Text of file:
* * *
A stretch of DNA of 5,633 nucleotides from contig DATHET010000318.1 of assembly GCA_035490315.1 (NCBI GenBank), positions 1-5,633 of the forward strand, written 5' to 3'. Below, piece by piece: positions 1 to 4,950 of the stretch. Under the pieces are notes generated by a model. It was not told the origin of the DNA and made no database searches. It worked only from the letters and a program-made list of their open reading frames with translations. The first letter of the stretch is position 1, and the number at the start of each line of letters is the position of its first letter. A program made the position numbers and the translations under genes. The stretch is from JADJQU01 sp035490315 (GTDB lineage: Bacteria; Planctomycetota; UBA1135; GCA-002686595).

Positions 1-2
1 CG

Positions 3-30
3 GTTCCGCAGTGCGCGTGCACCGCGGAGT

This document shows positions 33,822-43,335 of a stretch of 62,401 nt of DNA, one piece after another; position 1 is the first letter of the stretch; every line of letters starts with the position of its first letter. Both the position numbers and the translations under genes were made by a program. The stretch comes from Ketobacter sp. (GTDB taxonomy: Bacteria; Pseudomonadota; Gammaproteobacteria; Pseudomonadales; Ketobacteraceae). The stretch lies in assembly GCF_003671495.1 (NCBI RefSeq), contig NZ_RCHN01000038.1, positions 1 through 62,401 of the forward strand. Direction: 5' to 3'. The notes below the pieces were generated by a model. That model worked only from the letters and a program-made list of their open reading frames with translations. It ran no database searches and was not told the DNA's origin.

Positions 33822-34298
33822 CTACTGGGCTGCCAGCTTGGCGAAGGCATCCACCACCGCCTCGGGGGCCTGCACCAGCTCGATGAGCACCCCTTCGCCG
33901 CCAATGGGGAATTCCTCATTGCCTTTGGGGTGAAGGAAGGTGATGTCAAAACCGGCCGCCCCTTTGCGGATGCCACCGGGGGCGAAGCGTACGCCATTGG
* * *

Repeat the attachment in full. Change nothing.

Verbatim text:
A stretch of DNA of 5,633 nucleotides from contig DATHET010000318.1 of assembly GCA_035490315.1 (NCBI GenBank), positions 1-5,633 of the forward strand, written 5' to 3'. Below, piece by piece: positions 1 to 4,950 of the stretch. Under the pieces are notes generated by a model. It was not told the origin of the DNA and made no database searches. It worked only from the letters and a program-made list of their open reading frames with translations. The first letter of the stretch is position 1, and the number at the start of each line of letters is the position of its first letter. A program made the position numbers and the translations under genes. The stretch is from JADJQU01 sp035490315 (GTDB lineage: Bacteria; Planctomycetota; UBA1135; GCA-002686595).

Positions 1-2
1 CG

Positions 3-30
3 GTTCCGCAGTGCGCGTGCACCGCGGAGT

This document shows positions 33,822-43,335 of a stretch of 62,401 nt of DNA, one piece after another; position 1 is the first letter of the stretch; every line of letters starts with the position of its first letter. Both the position numbers and the translations under genes were made by a program. The stretch comes from Ketobacter sp. (GTDB taxonomy: Bacteria; Pseudomonadota; Gammaproteobacteria; Pseudomonadales; Ketobacteraceae). The stretch lies in assembly GCF_003671495.1 (NCBI RefSeq), contig NZ_RCHN01000038.1, positions 1 through 62,401 of the forward strand. Direction: 5' to 3'. The notes below the pieces were generated by a model. That model worked only from the letters and a program-made list of their open reading frames with translations. It ran no database searches and was not told the DNA's origin.

Positions 33822-34298
33822 CTACTGGGCTGCCAGCTTGGCGAAGGCATCCACCACCGCCTCGGGGGCCTGCACCAGCTCGATGAGCACCCCTTCGCCG
33901 CCAATGGGGAATTCCTCATTGCCTTTGGGGTGAAGGAAGGTGATGTCAAAACCGGCCGCCCCTTTGCGGATGCCACCGGGGGCGAAGCGTACGCCATTGG